Tour Milodon Caves and Boarding Patagonia Cruise

Tour Milodon Caves

After our final breakfast at Hotel Rio Serrano in Torres del Paine before boarding the bus for the ride back to Puerto Natales via the Milodon caves.

The Natural Monument Milodon Cave is a natural monument formed by three caves in the southern zone of Chile , where they were found remains of milodones , mammalian herbivores large that became extinct, probably in the late Pleistocene .

The monument is located 24 kilometers north of Puerto Natales . Of the three caves, the largest and most important is located 150m and is 30 m high, 80 m wide and 200 m deep.

After a spot of souvenir shopping it was on the bus for the last 20 kms into Puerto Natales. 

Boarding Patagonia Cruise

We had a few hours to fill in before boarding the Skorpios III our home for the next three nights. Most people managed to find something for lunch and even achieved some shopping before the shops closed for siesta.  

Thank you Robbie Barrett
Around 2.30pm everyone had gathered in the main square to board bus before the very short trip to our ship. 
Our cabins
All aboard at 3pm with the allocation of cabins and quick safety briefing. We met in the bar and raised a glass for a safe cruise with the champagne that Robbie Barrett had organised for each cabin. This was a nice gesture and kicked off the cruise in fine style.
At 5pm it was time for tea, a good thing because dinner is served at 9pm every night.
Dinner was next on the agenda and proved popular with a starter of king crab, beef and mushroom sauce creme’ brûlée all washed down with a few very nice chilean wines. 





A few kicked on for awhile is the bar but most turned in early as the ship got underway. 



Sailing through Angostura Kirke, Morla, Vinuna, Unioun, Collingwood and Sarmiento channels.

MacWool Tour: Another day of walking in Torres del Paine National Park

Torres del Paine Park

Up and at ’em very very slowly for another day in the national park. At 8:45 (departure 9 am) there were only 5 of the group ready to board. The rest of the group trickled out a within a few minutes either side of departure time.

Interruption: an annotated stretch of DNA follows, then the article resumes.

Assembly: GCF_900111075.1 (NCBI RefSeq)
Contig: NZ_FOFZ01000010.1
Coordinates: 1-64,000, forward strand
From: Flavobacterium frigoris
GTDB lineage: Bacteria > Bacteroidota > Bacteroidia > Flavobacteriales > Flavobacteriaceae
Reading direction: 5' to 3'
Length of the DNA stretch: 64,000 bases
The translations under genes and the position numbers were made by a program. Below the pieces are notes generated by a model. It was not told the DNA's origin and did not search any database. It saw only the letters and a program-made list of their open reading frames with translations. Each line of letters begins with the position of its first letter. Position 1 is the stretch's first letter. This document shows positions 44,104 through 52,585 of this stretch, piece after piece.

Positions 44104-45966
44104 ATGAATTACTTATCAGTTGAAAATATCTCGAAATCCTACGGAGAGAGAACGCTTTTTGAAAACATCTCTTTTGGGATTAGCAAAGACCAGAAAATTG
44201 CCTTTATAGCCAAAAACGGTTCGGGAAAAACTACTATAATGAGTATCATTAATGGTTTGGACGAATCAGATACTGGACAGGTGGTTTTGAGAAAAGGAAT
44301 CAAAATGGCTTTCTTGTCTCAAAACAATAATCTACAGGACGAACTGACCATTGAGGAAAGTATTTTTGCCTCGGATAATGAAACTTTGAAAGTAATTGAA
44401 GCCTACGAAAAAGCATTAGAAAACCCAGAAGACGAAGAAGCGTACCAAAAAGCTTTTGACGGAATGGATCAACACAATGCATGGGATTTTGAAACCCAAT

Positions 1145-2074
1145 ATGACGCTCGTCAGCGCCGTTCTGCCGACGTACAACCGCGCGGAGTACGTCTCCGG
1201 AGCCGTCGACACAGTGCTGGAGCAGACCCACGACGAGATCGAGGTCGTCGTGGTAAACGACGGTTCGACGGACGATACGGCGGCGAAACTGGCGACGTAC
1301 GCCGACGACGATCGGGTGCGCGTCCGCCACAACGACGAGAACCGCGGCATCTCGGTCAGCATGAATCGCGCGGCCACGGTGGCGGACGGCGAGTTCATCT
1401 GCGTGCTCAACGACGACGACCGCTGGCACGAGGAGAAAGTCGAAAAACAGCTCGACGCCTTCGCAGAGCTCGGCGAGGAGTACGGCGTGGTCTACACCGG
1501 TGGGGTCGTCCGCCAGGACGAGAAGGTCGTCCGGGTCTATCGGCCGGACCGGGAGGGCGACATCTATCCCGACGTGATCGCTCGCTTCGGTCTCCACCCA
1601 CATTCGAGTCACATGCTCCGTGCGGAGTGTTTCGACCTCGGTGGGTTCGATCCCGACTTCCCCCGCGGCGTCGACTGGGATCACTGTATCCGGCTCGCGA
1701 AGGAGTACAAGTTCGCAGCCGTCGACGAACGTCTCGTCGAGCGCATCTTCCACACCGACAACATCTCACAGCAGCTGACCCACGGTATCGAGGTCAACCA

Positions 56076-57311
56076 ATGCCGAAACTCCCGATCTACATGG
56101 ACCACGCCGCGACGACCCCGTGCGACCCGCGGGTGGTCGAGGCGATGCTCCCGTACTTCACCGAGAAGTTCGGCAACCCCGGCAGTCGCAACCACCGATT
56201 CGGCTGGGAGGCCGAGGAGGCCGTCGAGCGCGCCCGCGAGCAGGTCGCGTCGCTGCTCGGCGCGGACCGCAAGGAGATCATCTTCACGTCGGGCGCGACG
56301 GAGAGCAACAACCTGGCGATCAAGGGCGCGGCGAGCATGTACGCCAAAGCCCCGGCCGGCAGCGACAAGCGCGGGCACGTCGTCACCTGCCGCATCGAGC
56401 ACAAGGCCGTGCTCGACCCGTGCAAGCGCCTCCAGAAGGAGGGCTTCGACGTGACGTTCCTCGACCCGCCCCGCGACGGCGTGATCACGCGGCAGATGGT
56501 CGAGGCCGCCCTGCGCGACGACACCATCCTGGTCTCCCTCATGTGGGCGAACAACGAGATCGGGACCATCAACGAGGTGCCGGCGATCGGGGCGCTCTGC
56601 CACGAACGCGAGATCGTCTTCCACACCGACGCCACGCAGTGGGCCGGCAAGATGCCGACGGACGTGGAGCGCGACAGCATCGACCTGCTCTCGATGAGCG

We were off … at the what seems like 20kms per hour. Patricio certainly was looking after the gear on the not so badly corrugated road. I guess given his investment in the coach it was definitely in best interest to do so. Jill Elder decided that she stay behind and sample some the resort services and be the single handed welcome home committee. 


So putting along at 20 and rarely touching the mind blowing speed of practically 30kms for and hour or so saw us in the east side of the park. We scrambled off and readied ourselves for today’s 1.5 hour walk to glacier viewing platform. 


A way we go cross the swing bridge 6 at a time. The wind with some help from the stirrers in group had the bridge really swinging at times. Luckily we had bundled Sharpy on with first group and he was halfway across before he realised what going on.  A little concerned if I could get him to make the return journey over the rushing water in windy conditions a couple hours later.

A brisk walk through forest before emerging onto the river bank of deep fine shifty pebbles for what seemed like never ending walk across the pebble bank in middle of the lake. This proved to be a very difficult waking surface.e. My first glimpse of an iceberg that had broken away from the glacier and was probably very very old.

On reaching the far side the group started up the other side to find the viewing platform. Three of us felt that we could see enough from here and decided starting back would help us to get back at same time as the leaders making the return journey.